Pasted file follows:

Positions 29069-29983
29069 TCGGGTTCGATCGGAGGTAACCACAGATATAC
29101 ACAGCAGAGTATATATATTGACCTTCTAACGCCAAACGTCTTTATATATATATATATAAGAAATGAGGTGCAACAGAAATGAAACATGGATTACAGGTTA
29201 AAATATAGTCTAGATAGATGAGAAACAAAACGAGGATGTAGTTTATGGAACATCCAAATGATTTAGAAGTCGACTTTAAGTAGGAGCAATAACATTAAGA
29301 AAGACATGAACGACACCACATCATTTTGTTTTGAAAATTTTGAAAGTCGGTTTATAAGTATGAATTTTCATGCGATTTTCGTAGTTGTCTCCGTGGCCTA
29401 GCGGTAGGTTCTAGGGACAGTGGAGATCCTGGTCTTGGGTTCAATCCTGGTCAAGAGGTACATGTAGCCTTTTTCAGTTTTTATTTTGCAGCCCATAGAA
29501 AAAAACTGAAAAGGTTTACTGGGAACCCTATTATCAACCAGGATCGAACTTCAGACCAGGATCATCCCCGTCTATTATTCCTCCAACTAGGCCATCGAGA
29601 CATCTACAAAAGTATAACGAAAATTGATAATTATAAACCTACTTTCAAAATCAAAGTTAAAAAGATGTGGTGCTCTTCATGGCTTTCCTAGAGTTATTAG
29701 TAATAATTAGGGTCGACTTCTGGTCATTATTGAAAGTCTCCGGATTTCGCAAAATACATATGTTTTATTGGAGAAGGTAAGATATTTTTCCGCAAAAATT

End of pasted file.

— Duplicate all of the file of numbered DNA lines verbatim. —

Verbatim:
Positions 29069-29983
29069 TCGGGTTCGATCGGAGGTAACCACAGATATAC
29101 ACAGCAGAGTATATATATTGACCTTCTAACGCCAAACGTCTTTATATATATATATATAAGAAATGAGGTGCAACAGAAATGAAACATGGATTACAGGTTA
29201 AAATATAGTCTAGATAGATGAGAAACAAAACGAGGATGTAGTTTATGGAACATCCAAATGATTTAGAAGTCGACTTTAAGTAGGAGCAATAACATTAAGA
29301 AAGACATGAACGACACCACATCATTTTGTTTTGAAAATTTTGAAAGTCGGTTTATAAGTATGAATTTTCATGCGATTTTCGTAGTTGTCTCCGTGGCCTA
29401 GCGGTAGGTTCTAGGGACAGTGGAGATCCTGGTCTTGGGTTCAATCCTGGTCAAGAGGTACATGTAGCCTTTTTCAGTTTTTATTTTGCAGCCCATAGAA
29501 AAAAACTGAAAAGGTTTACTGGGAACCCTATTATCAACCAGGATCGAACTTCAGACCAGGATCATCCCCGTCTATTATTCCTCCAACTAGGCCATCGAGA
29601 CATCTACAAAAGTATAACGAAAATTGATAATTATAAACCTACTTTCAAAATCAAAGTTAAAAAGATGTGGTGCTCTTCATGGCTTTCCTAGAGTTATTAG
29701 TAATAATTAGGGTCGACTTCTGGTCATTATTGAAAGTCTCCGGATTTCGCAAAATACATATGTTTTATTGGAGAAGGTAAGATATTTTTCCGCAAAAATT